Editor’s Note: This diary entry is the eighteenth in a series of entries describing Teresa Dybvig’s strategies for preparing for an upcoming recital after a long break from performing. Keep posted for further installments. For more about The Well-Balanced Pianist, click on this link: http://www.wellbalancedpianist.com/
Thursday, October 9: playing for an audience, recording, improving, checking out YouTube videos
I think I found the final piece of the puzzle of how to play that RH whirling figure in Le vent! Not to jinx it! But as I experimented today, an observation floated at the periphery of my mind, that my arm was having to move an awful lot. And I know what that means: another part isn’t doing its part. I gently add a little more activity at the front of my hand, and now everyone else can move less, and it sounds more even. And it feels better! All pluses.
The discovery came after I played next week’s three Debussy preludes for my husband and my recording device. Not bad for the first time with someone else in the room. As I was playing, I felt hasty, but I don’t hear hastiness in the recording. I can tell by the playing time that I’ve played something faster than usual, but the music sustains this tempo. It’s a good reminder to work with whatever happens in performance.
My recording device tells me what will make the performance better, so I get to work. Along with my discovery about the whirling figure in Le vent, little sound and dynamic clarifications will help Bruyères speak. Les sons requires some attention to pedal and flow. This mysterious piece is a collage that rarely settles into one message or image for more than a few measures at a time. Just sounds and perfumes swirling through the evening air. I feel there is also a feeling associated with each sound and perfume – never heavy or even fully felt – more like in a daydream, or those weird thoughts before sleep. I try to hint at these while I’m playing.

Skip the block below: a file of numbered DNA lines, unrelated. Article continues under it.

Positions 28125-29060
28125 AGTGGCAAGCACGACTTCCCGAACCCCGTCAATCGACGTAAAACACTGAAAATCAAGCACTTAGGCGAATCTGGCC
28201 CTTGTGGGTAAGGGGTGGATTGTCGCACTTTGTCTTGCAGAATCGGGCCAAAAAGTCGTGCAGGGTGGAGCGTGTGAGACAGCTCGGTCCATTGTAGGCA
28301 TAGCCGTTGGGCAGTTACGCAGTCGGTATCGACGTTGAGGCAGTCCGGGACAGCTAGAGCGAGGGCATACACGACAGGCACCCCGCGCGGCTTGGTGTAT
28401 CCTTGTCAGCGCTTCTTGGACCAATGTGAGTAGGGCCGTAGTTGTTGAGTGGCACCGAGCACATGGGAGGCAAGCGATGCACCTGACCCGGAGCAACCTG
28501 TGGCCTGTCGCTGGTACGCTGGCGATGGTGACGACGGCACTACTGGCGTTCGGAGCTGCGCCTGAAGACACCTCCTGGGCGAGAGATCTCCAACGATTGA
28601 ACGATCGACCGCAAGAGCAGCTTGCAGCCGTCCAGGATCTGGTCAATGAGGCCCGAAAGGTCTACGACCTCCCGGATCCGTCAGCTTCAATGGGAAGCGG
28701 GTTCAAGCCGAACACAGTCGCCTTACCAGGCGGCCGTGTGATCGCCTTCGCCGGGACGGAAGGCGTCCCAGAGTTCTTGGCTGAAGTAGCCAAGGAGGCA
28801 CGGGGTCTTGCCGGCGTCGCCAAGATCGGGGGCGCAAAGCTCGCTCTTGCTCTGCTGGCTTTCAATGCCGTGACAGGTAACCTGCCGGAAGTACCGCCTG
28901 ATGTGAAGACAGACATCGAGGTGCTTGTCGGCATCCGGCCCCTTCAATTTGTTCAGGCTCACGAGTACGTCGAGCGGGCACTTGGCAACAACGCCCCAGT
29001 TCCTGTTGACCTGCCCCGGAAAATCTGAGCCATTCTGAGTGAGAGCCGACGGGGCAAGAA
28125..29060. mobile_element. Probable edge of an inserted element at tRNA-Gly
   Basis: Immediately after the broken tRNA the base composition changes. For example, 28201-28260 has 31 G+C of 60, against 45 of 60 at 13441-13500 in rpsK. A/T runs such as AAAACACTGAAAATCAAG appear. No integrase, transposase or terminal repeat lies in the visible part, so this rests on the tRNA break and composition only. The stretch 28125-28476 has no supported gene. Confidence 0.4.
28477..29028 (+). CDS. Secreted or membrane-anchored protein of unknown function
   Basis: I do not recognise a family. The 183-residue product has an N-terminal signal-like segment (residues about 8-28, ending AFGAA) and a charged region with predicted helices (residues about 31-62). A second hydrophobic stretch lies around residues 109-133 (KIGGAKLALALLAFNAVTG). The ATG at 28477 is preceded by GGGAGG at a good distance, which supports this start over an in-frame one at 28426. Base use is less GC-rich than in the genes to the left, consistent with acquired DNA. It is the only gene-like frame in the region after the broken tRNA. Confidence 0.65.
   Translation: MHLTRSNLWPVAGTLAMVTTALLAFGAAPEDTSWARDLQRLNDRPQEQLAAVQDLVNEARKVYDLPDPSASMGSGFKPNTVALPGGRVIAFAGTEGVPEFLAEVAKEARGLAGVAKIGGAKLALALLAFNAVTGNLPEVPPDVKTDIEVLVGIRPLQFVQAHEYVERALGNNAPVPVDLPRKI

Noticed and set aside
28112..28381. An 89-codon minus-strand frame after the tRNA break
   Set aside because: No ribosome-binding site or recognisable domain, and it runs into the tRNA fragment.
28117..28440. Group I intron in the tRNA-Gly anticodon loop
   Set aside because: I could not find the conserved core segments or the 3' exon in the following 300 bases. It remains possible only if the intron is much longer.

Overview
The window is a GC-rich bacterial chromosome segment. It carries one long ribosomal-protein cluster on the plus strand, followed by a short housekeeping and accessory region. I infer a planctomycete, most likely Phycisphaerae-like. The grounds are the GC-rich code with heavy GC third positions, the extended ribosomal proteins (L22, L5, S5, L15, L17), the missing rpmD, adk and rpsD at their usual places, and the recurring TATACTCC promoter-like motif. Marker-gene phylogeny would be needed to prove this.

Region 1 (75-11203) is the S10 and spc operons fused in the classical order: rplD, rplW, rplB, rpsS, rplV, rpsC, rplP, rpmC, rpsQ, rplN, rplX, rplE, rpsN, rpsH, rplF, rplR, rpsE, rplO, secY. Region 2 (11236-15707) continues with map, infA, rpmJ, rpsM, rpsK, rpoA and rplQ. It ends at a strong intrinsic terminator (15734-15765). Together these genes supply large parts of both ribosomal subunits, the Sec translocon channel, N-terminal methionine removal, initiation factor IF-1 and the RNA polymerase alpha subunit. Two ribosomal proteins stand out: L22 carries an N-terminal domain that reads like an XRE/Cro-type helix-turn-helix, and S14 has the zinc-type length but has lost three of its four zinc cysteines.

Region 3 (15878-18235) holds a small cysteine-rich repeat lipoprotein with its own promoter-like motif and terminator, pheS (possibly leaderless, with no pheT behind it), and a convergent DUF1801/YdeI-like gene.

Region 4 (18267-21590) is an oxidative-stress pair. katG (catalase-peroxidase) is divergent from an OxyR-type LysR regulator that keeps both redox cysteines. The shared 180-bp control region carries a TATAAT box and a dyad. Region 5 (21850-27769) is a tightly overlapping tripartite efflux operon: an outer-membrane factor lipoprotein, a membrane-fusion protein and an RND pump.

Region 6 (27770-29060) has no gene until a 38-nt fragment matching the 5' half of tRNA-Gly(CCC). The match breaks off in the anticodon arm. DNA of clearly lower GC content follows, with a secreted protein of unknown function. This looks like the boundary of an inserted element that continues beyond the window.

Now to Janáček. I feel okay about the recordings I’ve already made, so instead of taking the time to record the whole thing, which soon I will be doing frequently, I work on observations from previous recordings. I do record They chattered like swallows with my new changes. I like it!
Janáček composed some of these Overgrown Path pieces originally for harmonium. I wonder what that means in terms of the sound, so I google “Janáček harmonium youtube”. What do you know? There are videos of someone playing two Overgrown Path pieces on harmonium! Which is a different instrument than I thought (maybe I shouldn’t admit that publicly, but may as well be honest. Did you know what a harmonium was?). I imagined a hand-held instrument, but no, it’s a standing keyboard – this one is double-manual – a kind of reed organ worked by a bellows. I am first captivated by how difficult it looks to play. Apparently the feet are working the bellows, both to maintain the sound and also to create a bit of dynamic variation. Sometimes the performer plays on both manuals with one hand. Yikes. Meanwhile, the music sounds so different from on the piano. Even though the performer is assiduously changing stops, and playing on two manuals, I hear very little difference in sound color and none in dynamics. Maybe it’s the quality of the recording, but it seems that even with the choice of about ten stops, this instrument has less tonal variety than a good piano. Maybe a bigger contrast is how sustained the sound is. Some of the pieces originally written for harmonium have notes that are tied for days, and on the harmonium they sound as strongly at the end of the tie as when they are first played. On the piano, of course, they die out frustratingly quickly. I’ve put a lot of thought into those long tied notes, wondering if I should replay them at some point, play them extra loud at first, or let them go as they die away. I’ve had… feelings… about Janáček in regard to these tied notes. Why did he bother us with them? Some force the hand into awkward positions – like when the left thumb has to hold a tied note for about two minutes while the rest of the hand plays tremolos! Good grief. These harmonium recordings don’t help me decide how to deal with those ties, but at least I understand them now.
Teresa Dybvig is founder and director of The Well-Balanced Pianist, an organization which presents programs across North America based on an integrated approach to teaching, learning, and performing. Previously on the faculty of the Taubman and Golandsky Institutes, Dr. Dybvig now teaches privately in Long Island, Manhattan, Chicago, and Denver. She specializes in helping pianists with playing-related injuries.